The Walkmen
Pussy Cats Starring The Walkmen
2006
C



the original Pussy Cats was a Brandy Alexander Project. John Lennon had split from Yoko for several months in 1974, debauching his ‘lost weekend’ away in Los Angeles with Nilsson, Ringo, Keith Moon, and others, when he and Nilsson decided to head into a studio and record an album. The result was Pussy Cats, a homely, drink-rough collection of covers and originals with Lennon serving as producer and Nilsson vocalist. In the middle of the sessions, Nilsson ruptured his vocal cord but kept it from Lennon, lending the songs a weary, road-beat feeling well-suited to the record’s sloppy birth. More a cult classic than the real thing, the album stands now as a postcard from dizzying months most involved in probably couldn’t recount by year’s end; an unusual testament to friendships bound by rousing in dead night, to remind them just how much occurs in lost times.

Considering its creation, Pussy Cats seems like a strange choice for a full-album cover. It’s a snapshot record, impossible to locate with a shift in time or location since its charms are all about context. But for the Walkmen, it’s also a band-favorite, so after finishing the final mix of A Hundred Miles Off last January, the band decided to rerecord Pussy Cats song for song. For better or worse then, the Walkmen have adeptly recreated the original’s crude bonhomie. Jimmy Cliff’s “Many Rivers to Cross” is still Sunday morning slow, with its lazy string section and sleepy rhythms, while the Nilsson original “Don’t Forget Me” retains its mournful piano, sounding here like it was recorded in a high-ceilinged room without furniture, as Leithauser’s voice leaps about the notes with only the barest attention to the piano’s rhythms. (Throughout, Leithauser’s own Dylan-drawl proves the perfect mirror for the husky, severed nuances of Nilsson’s voice in 1974; in fact, listening to him try to reflect the effete Nilsson here provides much of the album’s intrigue.)

In places though, the Walkmen fail to live up to the original’s wry hyperbole. “All My Life” lacks its predecessor’s recklessness—an element that served as almost a summation of the ‘lost weekend,’ and certainly a focal point for the sessions—as instrumentally, the Walkmen struggle to house the same mayhem and gassy irreverence. “Old Forgotten Soldier,” where Nilsson’s voice was heard dissolving at the seams, is cleaner, more of a breezy barstool waltz than a busted lament, but “Save the Last Dance” finds the Walkmen nailing the cut’s woozy chorus and florid string flourishes. The covers of Dylan’s “Subterranean Homesick Blues” and “Rock Around the Clock” and the inane children’s song “Loop de Loop,” filler tracks in ‘74, serve their intended purpose here, even if the Walkmen show a great ear for mimicry; “Black Sails”’ candle-burnt wail is more tenuous in the Walkmen’s care, but without Leithauser in the lead, the cut flails (for just that reason, I would have loved to hear Leithauser and friends hunched over the bar for a recreation of “The Flying Saucer Song,” included as a bonus cut on the reissue of Pussy Cats).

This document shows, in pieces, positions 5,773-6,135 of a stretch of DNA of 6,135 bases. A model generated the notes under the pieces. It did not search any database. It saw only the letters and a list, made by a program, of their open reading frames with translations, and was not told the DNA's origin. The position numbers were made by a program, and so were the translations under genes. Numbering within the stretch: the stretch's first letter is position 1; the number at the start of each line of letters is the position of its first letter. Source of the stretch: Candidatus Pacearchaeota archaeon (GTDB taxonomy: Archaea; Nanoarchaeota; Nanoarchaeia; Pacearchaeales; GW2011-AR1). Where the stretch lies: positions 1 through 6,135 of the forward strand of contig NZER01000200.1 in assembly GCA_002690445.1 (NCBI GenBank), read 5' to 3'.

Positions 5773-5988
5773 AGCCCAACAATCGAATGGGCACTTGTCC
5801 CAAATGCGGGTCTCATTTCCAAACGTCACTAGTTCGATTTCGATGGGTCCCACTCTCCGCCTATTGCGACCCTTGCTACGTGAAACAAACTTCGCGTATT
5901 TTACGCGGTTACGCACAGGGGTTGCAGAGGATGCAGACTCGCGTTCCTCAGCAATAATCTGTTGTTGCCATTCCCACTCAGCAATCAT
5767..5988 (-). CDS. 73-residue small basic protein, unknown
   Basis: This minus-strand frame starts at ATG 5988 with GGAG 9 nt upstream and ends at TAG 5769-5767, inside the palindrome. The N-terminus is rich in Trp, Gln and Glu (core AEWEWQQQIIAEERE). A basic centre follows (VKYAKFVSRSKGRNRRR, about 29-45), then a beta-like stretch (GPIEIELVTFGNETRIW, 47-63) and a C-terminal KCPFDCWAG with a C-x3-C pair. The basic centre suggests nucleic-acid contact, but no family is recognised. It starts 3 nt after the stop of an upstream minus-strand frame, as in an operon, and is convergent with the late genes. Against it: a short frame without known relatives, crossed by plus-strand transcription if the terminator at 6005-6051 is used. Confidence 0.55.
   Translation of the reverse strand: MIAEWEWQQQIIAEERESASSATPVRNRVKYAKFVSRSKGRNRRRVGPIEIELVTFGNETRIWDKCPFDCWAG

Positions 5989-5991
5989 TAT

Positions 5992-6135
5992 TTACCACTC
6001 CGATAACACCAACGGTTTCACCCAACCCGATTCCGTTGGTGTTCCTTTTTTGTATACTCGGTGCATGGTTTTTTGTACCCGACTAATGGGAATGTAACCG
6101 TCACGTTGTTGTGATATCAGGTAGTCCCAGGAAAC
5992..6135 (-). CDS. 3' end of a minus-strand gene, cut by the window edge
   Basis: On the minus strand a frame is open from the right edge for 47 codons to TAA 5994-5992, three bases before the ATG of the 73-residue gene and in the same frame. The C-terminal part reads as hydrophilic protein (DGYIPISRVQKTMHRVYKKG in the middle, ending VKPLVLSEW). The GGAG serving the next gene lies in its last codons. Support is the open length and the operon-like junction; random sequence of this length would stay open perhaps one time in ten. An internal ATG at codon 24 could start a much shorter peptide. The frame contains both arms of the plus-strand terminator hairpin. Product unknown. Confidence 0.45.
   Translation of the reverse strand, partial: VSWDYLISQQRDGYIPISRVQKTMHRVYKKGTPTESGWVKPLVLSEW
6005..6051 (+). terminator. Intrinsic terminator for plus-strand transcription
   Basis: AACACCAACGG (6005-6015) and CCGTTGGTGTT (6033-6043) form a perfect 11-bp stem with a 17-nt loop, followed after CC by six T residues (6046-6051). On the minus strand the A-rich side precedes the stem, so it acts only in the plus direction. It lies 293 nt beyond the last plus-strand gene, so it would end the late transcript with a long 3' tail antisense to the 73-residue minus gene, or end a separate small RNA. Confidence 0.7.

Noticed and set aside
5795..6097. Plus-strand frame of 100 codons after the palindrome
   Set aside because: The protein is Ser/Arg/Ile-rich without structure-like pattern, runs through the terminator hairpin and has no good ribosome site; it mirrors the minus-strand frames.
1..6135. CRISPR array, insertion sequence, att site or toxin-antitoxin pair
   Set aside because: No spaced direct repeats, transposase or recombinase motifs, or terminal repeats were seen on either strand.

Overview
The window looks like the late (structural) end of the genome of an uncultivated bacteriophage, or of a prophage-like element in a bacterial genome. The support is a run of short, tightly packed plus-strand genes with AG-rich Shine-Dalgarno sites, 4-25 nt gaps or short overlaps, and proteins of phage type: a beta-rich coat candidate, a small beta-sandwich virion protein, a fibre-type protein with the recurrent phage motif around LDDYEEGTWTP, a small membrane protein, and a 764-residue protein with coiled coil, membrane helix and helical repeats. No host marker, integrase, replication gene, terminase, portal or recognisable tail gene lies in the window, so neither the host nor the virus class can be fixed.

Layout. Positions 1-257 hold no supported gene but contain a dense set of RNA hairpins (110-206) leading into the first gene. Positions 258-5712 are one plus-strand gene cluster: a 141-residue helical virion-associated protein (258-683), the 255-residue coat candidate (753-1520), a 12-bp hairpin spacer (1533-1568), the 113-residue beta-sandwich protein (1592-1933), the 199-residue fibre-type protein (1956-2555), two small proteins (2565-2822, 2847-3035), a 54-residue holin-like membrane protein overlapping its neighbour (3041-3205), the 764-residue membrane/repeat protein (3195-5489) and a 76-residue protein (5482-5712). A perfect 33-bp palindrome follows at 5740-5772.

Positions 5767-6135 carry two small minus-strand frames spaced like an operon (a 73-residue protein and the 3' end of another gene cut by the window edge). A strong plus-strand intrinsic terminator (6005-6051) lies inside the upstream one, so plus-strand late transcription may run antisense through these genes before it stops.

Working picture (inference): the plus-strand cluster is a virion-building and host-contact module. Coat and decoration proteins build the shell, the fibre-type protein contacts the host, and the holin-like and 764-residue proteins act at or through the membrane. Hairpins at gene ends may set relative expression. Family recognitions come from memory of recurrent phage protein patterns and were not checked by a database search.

Ultimately—pushing aside pesky questions as to whether or not the album should have seen release or should simply have been hidden in the tour bus as a Saturday lark—the Walkmen’s version is difficult to recommend to anyone unfamiliar with Nilsson and Lennon’s album. Without the primary context, the record’s a sloppy seconds account of sorts, a paper-foil reflection of an already surreal timeframe. For those of you still pulled back now and again into the original’s waning light, the Walkmen present a record of pleasant distraction by comparison. But their compelling attention to detail notwithstanding, the lack of storyline and regressive creativity behind this new version makes it sound more sleep-deprived than even Lennon and co. in the woozy wakelessness of ’74.



Reviewed by: Derek Miller
Reviewed on: 2006-10-25
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